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How to send push notifications from Power Apps

With Power Apps, you can make a mobile application very quickly. But did you know that you can also send push notifications to the Power Apps user(s)? They are similar to the notifications you get on your phone for new WhatspApp messages or any app you use on your phone.

In this article I will show you how to use Power Automate cloud flows to deliver push notifications when specific events take place in Power Apps. The first scenario is for a canvas app, then we’ll also look at the model-driven app experience.

Example – Your beer review has been liked

We have a mobile application implemented as Canvas Power Apps that reviews non-alcoholic beers, called “Funtapped”. App users can like and comment on each other’s reviews:

We would like to send the user a notification when someone likes their review.

Sending a push notification with Power Automate

First, we create a flow that starts when the user adds a like. That is, every time a new row appears in the Beer rating likes table:

We want to show the liker’s name in the notification. Let’s get all the information about the like (Get row by ID (Likes)) and expand the query to cover the name and email address of the creator of the row.

The creator of the line is in practice the user who liked the review:

We also want to show the name of the beer that the liked review is related to. This information can be found in the rating row related to the liking event (Beer rating). At the same time, we get the email address of the user who posted the review, which we need for sending the notification.

Now we finally get to sending the actual push notification:

The new flow editor can’t display all parameters properly yet, so let’s switch to the classic one for a while.

The parameters of the Send push notification V2 function are:

  • Mobile app: Power Apps
  • Your app: The application which the notification relates to
  • Recipients: To whom the notification is sent (email address)
  • Message: The content of the announcement
  • Open app: Whether to open the app related to the notification by clicking on the notification.
  • Parameters: Parameters that may be passed to the application

And then we give it a try! The review is liked and a notification appears on the phone screen. Clicking on the notification opens the Funtapped Power App.

Power Apps notifications are a nice addition, but you shouldn’t base any critical communication on them. If the user has not enabled preview in Power Apps notifications, the notification will look like this:

Now the user can’t even see which Power Apps the notification relates to. Of course, the correct application will open if they click on the notification.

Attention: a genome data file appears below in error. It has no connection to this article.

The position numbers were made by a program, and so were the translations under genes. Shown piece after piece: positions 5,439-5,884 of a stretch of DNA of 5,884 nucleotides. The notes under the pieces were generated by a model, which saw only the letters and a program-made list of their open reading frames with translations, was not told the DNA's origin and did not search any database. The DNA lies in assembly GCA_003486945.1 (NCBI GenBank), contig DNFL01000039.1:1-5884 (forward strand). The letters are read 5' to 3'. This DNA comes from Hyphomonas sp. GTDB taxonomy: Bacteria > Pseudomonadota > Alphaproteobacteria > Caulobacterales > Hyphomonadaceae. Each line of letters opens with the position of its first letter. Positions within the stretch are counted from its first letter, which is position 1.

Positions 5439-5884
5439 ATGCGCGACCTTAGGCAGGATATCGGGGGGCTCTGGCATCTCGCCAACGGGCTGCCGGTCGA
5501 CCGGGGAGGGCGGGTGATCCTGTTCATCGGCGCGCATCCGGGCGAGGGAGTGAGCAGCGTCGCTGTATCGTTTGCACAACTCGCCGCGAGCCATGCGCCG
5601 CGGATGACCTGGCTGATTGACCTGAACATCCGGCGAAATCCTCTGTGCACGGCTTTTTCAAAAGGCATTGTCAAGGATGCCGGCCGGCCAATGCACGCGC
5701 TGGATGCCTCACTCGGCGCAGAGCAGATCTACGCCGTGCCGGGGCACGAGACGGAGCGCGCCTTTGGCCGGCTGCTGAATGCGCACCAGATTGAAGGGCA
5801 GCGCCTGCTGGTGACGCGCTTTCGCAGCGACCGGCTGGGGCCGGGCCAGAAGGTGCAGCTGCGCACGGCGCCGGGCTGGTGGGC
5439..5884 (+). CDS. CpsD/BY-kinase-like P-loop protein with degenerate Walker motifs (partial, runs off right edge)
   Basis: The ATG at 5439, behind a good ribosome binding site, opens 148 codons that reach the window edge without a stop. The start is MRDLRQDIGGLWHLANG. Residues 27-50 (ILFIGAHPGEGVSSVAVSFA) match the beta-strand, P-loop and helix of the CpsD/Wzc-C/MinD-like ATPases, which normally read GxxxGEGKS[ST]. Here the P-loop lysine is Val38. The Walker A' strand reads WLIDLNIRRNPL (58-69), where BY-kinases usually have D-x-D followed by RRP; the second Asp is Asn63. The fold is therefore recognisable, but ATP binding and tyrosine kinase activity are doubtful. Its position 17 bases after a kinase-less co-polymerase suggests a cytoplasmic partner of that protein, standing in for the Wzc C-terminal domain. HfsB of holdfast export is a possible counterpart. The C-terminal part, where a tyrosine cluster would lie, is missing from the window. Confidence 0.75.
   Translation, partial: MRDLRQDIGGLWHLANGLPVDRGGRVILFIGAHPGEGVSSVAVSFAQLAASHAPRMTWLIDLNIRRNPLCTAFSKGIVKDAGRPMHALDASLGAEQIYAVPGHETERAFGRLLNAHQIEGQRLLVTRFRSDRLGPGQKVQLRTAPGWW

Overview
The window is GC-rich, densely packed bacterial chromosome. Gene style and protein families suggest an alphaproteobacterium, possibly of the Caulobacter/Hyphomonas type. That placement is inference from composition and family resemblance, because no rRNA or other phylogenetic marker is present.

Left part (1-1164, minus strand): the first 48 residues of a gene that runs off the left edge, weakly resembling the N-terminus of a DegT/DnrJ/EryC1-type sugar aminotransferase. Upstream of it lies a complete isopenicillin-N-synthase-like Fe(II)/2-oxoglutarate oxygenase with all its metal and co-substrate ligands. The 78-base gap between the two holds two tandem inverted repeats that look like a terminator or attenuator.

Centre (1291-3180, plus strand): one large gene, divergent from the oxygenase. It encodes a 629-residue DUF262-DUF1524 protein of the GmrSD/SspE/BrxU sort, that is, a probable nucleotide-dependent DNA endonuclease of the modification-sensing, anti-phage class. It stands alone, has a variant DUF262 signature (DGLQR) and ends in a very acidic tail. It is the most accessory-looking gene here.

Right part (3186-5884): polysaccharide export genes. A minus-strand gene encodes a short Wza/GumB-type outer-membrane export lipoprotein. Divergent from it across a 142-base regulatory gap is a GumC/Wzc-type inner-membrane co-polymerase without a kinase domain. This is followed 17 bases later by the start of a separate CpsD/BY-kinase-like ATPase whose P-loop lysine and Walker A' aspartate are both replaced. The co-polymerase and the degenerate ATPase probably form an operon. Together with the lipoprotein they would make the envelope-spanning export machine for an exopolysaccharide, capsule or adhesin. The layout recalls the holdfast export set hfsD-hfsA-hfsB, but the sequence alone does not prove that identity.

The notification can also contain parameters. Below the notification contains the ID of the liked rating (beerratingid):

This seems handy. When the user clicks on the notification, we can read the parameter passed by the notification in the application in the normal way with the Param command:


With this data, we can open the review to which the announcement is related.

However, the joy is short-lived. The parameters can only be read if the application is started by clicking on the notification. If the application is already running in the background (as at least all applications are for me), the parameters are not read when the application is activated.

Model-driven Power Apps

Power Automate can also send model-driven application-related notifications to the user’s mobile device.

In this case, the table (entity) and its form or view are selected, which opens when the notification is clicked. You can also pass the record to be opened (Record ID) to the form:

In practice, the user receives a notification on their mobile device, which, when clicked, opens the model-driven application in the Power Apps mobile player.

The function should not be confused with the in-app notifications (picture below), which I wrote about in my previous article.


Power Apps push notifications are a great way to send different notifications to users’ mobile devices. Just remember that they won’t necessarily get delivered there. The user may have disallowed the app’s notifications on their phone. The power saving features of the mobile device may also prevent notifications from working.

Push notifications can also be sent directly from the Canvas Power Apps application. In theory. The related function is so lightly documented that I couldn’t find a working way to pass the required parameters to it. So, your best bet is combining Power Automate cloud flows with your apps to handle the business logic and sending of the notifications.

Canvas appsCanvas Power AppsCloud FlowFlowNotificationsphonePower AppsPower AutomatePush notifications

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